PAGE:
Something that has troubled me for over a decade as an educator is finding the best format to publish my resources in. Three years ago it troubled me so much I even wrote a blog about it. Nowadays when I’m teaching students about creating their own resources I simply encourage them to create the resources in common, non-proprietry formats and collect those in a folder so they can easily be published anywhere.
Building music education resources in 2013
For example, my wonderful third year music education students are currently creating some really fantastic resources on Australian works of the last 25 years that will be featured in this year’s Australian Music Day. Essentially their resources fit into five categories:
- Proprietary file formats (templates or worksheets as Sibelius files, PDFs, GarageBand files, etc.)
Because this is music education, their images may contain score excerpts, photos of composers, instruments, and so on. Audio and video may be excerpts from the studied score (made by the student, not copied from commercial recordings of course), but video could be much more – a demonstration of a playing technique, a video analysis, a composition task, a how-to software tutorial. Text strings all of this together.
The Apple ecosphere and the cloud
These media can now be published quickly in a number of ways. As most of those reading this blog know, I’m an Apple Distinguished Educator and have taught in the Apple “ecosphere” for over a decade (while the University of Sydney is not an all Apple campus, the Conservatorium where I now teach is heavily Mac-biased), so I have expertise in products for the Apple platforms, and of course products in the cloud.
Therefore, I know that I can very quickly and easily create an engaging multimedia book with the wonderful iBooks Author simply by dragging and dropping the above media in (proprietary file formats can be linked-to). If I want to aim for a cross-platform audience, my offline tool of choice is currently Hype for publishing interactive Flash-like HTML5 websites, although if I’m keen for an eBook output Pages also does a pretty good job of making multimedia playback (though note: whether all media will playback depends on your eBook reading software). And naturally all of those media could be quickly put together in any number of website-building packages in the cloud (I prefer WordPress, because it powers so many websites online and so is a great tool to model for your students, but you could use something like Wix or Google Sites, or a hip new CMS or LMS like edcanvas or Schoology).
Icing metaphor 1
In other words, I don’t prepare a single solution or a single format, I prepare some engaging resources and publish them in one or more formats that seems to fit. It’s also important that the software that I use to do this, whether in the cloud or on my desktop (i.e. able to be used offline), is really easy to use. Drag n drop easy. Because the power of the resource is in the media, and the presentation is icing.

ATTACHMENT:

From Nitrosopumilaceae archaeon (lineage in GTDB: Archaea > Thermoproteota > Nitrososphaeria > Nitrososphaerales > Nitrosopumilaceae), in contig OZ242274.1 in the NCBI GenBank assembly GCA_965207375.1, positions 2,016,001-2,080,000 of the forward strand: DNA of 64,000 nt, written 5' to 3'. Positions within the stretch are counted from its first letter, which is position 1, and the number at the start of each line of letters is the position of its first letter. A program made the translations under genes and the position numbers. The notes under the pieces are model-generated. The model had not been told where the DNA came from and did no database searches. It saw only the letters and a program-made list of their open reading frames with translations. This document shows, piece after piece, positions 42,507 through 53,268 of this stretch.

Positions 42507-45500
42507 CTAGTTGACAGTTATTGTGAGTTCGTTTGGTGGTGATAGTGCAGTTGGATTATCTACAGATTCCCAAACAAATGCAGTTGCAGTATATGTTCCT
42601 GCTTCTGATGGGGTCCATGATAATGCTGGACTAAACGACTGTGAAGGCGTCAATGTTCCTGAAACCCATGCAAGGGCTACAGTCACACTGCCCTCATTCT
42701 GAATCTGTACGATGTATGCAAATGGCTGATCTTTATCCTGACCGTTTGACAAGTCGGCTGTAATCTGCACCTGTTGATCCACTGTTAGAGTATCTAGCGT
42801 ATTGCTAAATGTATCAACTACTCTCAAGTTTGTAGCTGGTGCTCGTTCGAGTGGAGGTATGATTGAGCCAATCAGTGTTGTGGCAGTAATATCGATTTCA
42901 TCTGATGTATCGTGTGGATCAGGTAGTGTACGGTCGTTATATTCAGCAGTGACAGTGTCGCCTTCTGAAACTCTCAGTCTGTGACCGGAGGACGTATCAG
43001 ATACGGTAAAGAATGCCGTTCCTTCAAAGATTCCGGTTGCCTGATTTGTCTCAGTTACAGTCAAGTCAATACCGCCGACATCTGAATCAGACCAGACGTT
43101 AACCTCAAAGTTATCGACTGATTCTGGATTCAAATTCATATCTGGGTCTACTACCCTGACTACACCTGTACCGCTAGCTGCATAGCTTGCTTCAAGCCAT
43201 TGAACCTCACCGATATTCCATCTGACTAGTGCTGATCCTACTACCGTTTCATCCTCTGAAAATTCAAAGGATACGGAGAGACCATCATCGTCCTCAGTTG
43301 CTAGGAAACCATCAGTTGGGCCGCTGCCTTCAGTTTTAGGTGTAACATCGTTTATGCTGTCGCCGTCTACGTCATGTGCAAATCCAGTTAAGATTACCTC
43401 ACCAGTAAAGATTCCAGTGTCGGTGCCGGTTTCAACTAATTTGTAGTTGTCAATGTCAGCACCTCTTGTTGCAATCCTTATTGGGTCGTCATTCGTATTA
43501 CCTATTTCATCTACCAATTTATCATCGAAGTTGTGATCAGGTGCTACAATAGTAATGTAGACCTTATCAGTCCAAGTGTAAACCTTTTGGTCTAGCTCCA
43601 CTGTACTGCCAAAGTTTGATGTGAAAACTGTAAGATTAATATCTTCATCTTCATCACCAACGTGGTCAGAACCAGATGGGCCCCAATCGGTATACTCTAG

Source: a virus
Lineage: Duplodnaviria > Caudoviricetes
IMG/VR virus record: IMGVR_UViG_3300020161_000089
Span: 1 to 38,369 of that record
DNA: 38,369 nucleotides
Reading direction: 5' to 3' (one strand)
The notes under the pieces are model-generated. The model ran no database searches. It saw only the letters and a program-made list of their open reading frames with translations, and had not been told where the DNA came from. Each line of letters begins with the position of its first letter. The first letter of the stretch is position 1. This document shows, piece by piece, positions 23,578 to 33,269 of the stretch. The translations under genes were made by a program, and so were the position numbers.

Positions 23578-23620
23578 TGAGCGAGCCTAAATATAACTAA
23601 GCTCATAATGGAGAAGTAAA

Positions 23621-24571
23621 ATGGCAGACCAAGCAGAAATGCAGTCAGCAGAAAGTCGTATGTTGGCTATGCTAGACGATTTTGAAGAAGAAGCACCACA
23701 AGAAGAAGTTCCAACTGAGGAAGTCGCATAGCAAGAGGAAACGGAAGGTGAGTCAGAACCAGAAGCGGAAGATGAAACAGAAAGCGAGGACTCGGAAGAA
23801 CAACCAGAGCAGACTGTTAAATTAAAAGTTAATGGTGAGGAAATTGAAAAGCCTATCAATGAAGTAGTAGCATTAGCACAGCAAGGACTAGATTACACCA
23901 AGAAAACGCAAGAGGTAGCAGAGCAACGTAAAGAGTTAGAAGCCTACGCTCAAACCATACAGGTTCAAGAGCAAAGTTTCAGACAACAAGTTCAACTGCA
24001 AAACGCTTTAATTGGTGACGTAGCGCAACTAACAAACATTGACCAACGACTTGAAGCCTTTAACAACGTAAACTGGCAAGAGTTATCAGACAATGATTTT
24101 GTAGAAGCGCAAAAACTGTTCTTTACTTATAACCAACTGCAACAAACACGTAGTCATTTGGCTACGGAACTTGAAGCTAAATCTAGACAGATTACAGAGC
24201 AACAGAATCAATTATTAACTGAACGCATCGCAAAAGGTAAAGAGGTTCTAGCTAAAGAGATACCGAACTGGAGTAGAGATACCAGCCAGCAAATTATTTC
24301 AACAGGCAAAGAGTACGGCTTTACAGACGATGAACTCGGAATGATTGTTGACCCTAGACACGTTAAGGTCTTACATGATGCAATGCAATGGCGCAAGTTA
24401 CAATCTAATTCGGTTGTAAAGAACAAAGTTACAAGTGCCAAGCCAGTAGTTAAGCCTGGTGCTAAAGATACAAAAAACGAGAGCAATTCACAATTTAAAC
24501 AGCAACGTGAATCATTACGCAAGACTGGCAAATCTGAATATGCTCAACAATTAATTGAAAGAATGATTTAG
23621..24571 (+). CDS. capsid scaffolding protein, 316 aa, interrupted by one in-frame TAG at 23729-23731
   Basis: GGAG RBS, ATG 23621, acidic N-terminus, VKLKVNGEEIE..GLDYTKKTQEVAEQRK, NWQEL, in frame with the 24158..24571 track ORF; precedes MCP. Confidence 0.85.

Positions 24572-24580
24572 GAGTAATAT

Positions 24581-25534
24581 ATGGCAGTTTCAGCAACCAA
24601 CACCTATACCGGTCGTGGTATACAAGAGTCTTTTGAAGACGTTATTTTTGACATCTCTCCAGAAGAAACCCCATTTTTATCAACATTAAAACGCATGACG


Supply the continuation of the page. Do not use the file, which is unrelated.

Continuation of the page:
The Windows solution
Recently, while teaching the end of one course and preparing for another (Technology in Music Education – next semester), it occurred to me that I may be disadvantaging my students who use Windows OS computers, because everything I was teaching them and the models I made for them were made exclusively on my Mac or in the Cloud. They can use the (Mac) lab to get their work done, but if they want to work at home, and their home is in the estimated <8% of Australian homes that don’t have internet access (ABS 2010-11), how can they work offline?
To cut a long story short, I found many solutions for them, but none that came close to iBooks Author, Pages or Hype for making really cool, distributable content in a simple interface. The winner hands-down was Powerpoint, which when exported correctly can include its media and do some pretty app-like stuff (jumping from slide of content to slide of content based on buttons you select, playing media based on choices you make, and so on, just like Hype or Flash). It can only be played on a computer running Powerpoint, however: you can get XPS (a format Powerpoint exports) viewers that maintain clickable links and so on, but Powerpoint seems to drop the audio and video so it’s not a solution in this case.
Of course, this is hardly any less proprietary than iBooks Author’s iBooks format, which can only be read on an iPad and – soon – a Mac, but those programs are free, and when you couple this with the fact that Powerpoint’s media handling is quite limited (I can understand it not supporting Quicktime formats, but surely MP3 and MP4 should be supported out-of-the-box?) it’s just not as robust a solution. The Adobe CS solutions on Windows can do anything and a million times more than the mentioned apps for Mac OSX, but they also have too steep a learning curve for your average school teacher to start throwing resources together in that drag n drop manner.